How to navigate the changing social media landscape as a researcher

Eva Lantsoght
6 jun ’24

Over the past few years, I have written a fair number of posts about how we can communicate our science via social media. When I was a PhD student, I learned a lot about research and managing research on Twitter. Unfortunately, that is not the case anymore.

Twitter became X and many scientists left, so my old advice on how to use Twitter as a scientist may be a bit outdated. I stayed, but only as a news source in Ecuador (and to check updates about the power outages and other local issues). Instagram now shows an ad for pretty much every other post. Facebook is long since past its prime. I’m unsure about how LinkedIn is changing as a result of the changing social media landscape. ResearchGate was quite popular in 2019, but seems to have stalled. And, I decided after joining Instagram (in 2012) that I would not join any additional social network, so I don’t have Snapchat nor TikTok nor Mastodon nor any other Twitter replacement (nor Threads). I’m also less active on socials overall.

Regardless of my current skepticism on social media for scientists, I think there are a few general questions we can ask ourselves to identify if a social network is bringing us the networking benefits we are interested in, and to consider in our way of managing these media:

  • Do I get the opportunity to engage with other scientists in my field as well as in other fields? If we are alone on a social media platform, or if we don’t get the opportunity to engage and discuss with others, then we are missing the “social” aspect in the first place. So, if you want to use Instagram for communicating your science, but your entire feed consists of home renovation accounts, then maybe it is time to consider how you are using the platform.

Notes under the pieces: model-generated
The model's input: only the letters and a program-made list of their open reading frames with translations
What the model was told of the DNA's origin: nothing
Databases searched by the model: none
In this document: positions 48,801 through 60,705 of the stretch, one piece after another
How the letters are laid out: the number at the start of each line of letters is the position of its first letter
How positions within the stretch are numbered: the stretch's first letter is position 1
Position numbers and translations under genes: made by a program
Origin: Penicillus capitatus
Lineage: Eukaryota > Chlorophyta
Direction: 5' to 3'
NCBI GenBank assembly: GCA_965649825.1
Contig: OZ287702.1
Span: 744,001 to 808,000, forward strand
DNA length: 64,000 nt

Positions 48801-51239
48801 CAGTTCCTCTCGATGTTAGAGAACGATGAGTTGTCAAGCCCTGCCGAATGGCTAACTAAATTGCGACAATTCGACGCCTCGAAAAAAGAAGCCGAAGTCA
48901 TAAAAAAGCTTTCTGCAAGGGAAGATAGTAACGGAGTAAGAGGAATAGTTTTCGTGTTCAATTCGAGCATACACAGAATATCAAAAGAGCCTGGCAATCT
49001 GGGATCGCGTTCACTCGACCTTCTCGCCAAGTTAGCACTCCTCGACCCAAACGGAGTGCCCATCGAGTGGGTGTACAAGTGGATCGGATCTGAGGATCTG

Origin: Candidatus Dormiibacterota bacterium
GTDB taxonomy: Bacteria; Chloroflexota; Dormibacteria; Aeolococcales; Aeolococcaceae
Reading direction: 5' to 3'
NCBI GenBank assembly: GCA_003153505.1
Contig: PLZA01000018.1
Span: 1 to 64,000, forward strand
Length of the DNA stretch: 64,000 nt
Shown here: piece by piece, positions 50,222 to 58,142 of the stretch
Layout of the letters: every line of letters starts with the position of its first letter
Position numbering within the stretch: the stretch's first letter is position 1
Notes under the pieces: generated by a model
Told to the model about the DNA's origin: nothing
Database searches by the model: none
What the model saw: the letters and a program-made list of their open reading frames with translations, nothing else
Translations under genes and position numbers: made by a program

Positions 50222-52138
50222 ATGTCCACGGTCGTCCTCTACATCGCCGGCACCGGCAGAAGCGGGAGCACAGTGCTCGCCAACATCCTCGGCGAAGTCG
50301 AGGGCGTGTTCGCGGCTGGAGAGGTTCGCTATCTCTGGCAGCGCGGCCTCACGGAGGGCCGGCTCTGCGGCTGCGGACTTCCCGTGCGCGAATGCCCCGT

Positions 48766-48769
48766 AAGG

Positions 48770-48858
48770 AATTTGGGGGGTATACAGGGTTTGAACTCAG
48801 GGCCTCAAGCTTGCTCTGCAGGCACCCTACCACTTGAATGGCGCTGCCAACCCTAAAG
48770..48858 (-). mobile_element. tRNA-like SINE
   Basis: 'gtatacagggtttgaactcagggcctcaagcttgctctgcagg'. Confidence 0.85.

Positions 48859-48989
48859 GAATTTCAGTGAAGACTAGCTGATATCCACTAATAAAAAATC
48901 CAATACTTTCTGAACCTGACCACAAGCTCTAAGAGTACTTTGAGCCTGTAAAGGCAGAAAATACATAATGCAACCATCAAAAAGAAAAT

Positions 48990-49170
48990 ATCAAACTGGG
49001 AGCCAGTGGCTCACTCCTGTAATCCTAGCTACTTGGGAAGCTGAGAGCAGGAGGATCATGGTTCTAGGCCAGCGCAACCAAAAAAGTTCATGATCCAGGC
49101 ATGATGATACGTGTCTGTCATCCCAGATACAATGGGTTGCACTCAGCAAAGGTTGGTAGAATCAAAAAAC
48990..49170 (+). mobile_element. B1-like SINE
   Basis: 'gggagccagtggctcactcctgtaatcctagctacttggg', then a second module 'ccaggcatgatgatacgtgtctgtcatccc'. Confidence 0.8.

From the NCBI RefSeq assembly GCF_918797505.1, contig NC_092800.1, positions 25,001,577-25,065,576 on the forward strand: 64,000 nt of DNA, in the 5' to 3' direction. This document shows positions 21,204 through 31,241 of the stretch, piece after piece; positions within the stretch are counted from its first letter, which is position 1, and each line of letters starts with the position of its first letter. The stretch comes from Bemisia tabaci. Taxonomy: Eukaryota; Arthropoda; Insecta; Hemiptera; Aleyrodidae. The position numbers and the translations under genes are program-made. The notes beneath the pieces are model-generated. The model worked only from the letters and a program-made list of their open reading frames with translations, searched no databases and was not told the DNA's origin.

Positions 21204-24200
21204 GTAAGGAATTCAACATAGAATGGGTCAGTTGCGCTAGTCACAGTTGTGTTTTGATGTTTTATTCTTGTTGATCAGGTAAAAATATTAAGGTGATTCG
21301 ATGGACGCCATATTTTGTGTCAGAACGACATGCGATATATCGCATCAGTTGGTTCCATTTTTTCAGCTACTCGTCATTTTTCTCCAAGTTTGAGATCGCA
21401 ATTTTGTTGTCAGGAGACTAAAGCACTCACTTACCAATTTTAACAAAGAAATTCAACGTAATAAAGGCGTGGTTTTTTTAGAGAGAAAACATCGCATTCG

• Do I frequently come across interesting information? Do you learn something from the time spent on the platform? Do you get value out of it? Is it relevant to your research or your academic path in general? If so, you have a good indication that you have found a place where you can find your tribe, than the next step is to engage in the discussions.

  • Do I frequently come across information that upsets me? On the other hand, if you feel irritated on a platform by the number of ads, hate speech, or other forms of unfiltered information that upsets you, then maybe you need to evaluate for yourself if you can separate the wheat from the chaff by setting filters, blocking accounts, and taking other actions. If that is not a solution, or if you start feeling negative about the platform, other scientists probably will start sharing your feelings and leave the platform.

  • Do I enjoy the time that I spend on this platform? Ultimately, does it spark joy, in Konmari terms. Do you have a positive experience on the platform? Do you enjoy the user experience? If we are going to give our eyeball time to a tech company, at least the user experience should be worth the trade-off.

  • Do I feel drained after checking the website? Last but not least: a gut check. If you tend to go down a time-draining scrolling session on the platform, and you feel drained afterwards, then it is time to change your habits. It may be time for setting limits to your use, identifying clearly what you want to get out of your use of the platform and sticking to your plan without going down the scrolling rabbit hole, or it may be time for a complete detox.

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